Uvalde mayor resigns over medical issues

 April 2, 2024

The mayor of Uvalde, Texas is resigning over medical issues.

The abrupt shakeup is the latest to hit the city after its embattled police chief stepped aside in March.

Mayor Cody Smith was elected in 2023 in the shadow of the horrific massacre at Robb Elementary, in which a gunman murdered 19 students and two teachers.

The delayed and cautious police response became a national controversy.

Uvalde mayor resigns

The chief of police Daniel Rodriguez stepped down on March 12 after the city released a report that cleared the police, stirring anger among parents of the victims.

"I believe it is time for me to embrace a new chapter in my career," Rodriguez said.

Now, it's the mayor saying goodbye, pointing to unexpected medical problems. “I want to thank members of the Uvalde community for their thoughts and prayers during my ongoing recovery from unexpected medical issues I have experienced in recent weeks,” Smith said.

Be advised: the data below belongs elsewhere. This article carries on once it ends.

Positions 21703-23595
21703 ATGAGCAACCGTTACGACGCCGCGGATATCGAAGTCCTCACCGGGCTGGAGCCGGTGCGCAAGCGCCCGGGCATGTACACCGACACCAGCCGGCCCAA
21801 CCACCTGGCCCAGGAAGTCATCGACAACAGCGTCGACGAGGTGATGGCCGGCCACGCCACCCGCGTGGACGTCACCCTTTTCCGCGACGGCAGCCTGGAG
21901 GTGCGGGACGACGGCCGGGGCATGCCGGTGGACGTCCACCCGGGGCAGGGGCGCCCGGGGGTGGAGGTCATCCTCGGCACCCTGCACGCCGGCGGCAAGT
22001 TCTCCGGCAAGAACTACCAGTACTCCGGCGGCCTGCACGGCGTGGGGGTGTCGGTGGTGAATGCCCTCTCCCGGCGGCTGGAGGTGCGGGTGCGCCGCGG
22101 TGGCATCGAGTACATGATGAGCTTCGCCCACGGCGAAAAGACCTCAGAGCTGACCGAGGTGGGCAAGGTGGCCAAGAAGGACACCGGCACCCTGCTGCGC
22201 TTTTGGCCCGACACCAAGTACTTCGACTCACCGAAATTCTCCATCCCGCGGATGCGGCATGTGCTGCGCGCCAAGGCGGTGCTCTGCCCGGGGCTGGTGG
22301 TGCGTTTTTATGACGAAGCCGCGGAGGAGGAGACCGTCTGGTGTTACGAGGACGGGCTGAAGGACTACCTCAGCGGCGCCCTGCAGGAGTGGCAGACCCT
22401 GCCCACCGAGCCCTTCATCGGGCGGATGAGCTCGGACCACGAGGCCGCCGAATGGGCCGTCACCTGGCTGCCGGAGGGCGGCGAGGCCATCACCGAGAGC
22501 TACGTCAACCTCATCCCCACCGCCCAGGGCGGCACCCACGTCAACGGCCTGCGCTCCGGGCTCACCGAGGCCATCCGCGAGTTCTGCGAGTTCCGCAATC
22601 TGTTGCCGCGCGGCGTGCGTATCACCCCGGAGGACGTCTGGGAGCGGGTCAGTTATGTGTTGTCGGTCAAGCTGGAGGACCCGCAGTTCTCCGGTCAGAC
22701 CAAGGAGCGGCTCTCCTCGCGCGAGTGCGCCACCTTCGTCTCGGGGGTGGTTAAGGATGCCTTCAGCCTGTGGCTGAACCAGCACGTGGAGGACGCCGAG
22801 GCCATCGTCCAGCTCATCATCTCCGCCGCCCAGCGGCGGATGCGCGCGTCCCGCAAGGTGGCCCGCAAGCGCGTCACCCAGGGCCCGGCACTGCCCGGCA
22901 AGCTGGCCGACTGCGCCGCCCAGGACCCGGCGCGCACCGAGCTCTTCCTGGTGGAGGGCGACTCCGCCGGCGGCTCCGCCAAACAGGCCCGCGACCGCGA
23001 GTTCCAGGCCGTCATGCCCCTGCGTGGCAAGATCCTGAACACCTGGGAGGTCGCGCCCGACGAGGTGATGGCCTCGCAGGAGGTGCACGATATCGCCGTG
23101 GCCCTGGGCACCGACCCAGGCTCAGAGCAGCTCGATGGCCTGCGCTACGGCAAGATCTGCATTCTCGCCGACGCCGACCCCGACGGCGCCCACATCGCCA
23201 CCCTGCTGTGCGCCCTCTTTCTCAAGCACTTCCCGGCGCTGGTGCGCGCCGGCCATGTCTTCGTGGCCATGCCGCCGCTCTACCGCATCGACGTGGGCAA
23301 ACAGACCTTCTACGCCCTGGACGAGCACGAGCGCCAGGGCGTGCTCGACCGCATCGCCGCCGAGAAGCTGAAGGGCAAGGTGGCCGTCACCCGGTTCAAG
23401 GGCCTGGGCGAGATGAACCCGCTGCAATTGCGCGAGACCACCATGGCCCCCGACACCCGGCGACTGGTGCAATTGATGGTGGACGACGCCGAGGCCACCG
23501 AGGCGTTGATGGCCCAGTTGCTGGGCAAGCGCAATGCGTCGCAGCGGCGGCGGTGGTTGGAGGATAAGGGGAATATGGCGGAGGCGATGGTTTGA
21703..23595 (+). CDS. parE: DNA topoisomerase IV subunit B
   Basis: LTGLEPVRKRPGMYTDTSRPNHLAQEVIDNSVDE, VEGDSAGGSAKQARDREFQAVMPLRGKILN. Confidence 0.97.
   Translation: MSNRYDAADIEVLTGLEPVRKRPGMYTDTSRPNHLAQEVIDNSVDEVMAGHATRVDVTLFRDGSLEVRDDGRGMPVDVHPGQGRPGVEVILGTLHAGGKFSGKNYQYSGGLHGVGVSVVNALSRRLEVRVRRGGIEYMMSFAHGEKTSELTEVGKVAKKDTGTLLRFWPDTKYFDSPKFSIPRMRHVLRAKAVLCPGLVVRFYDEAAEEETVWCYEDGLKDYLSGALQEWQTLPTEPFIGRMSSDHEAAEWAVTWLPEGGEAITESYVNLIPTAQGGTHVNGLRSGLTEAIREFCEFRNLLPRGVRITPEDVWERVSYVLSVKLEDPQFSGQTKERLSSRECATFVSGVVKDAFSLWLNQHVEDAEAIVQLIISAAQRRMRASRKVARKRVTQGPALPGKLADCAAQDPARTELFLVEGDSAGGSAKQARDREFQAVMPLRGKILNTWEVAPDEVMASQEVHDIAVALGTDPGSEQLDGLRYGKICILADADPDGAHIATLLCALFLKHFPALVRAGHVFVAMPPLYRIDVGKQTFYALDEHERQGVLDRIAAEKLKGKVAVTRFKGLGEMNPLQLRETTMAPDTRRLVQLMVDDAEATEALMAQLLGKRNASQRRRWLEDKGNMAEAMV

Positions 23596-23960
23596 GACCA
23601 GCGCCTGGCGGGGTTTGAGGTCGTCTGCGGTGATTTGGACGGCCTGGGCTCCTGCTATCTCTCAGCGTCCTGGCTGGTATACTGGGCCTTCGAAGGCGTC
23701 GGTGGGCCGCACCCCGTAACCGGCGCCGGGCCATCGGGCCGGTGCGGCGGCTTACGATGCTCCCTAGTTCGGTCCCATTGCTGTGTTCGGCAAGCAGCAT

"After much consultation and prayer, I have decided to resign as Mayor of the City of Uvalde to focus on my health. It has been a great honor to serve the city and community I love" he added.

Mayor Pro-Tem Everardo Zamora will serve until the next mayor is elected on November 5, Smith said.

Shooting casts a shadow

Smith had previously served as mayor from 2008 to 2012. Former Republican mayor Don McLaughlin stepped down last year to run for the Texas House. Smith won a special election for mayor against Kimberly Mata-Rubio, whose daughter was killed in the shooting at Robb Elementary. The city council had a meeting scheduled Tuesday night to discuss the shooting.

The city's controversial report blamed parents who tried to enter the school for interfering with the police, who were described as acting in "good faith" despite communication failures at the top.

"You said they did it in good faith. You call that good faith? They stood there 77 minutes," Mata-Rubio said at a March city council meeting.

The Justice Department released a scathing report in January that blamed Uvalde police for not moving more urgently.

"Had law enforcement agencies followed generally accepted practices in active shooter situations and gone right after the shooter and stopped him, lives would have been saved and people would have survived," Attorney General Merrick Garland said at the time.

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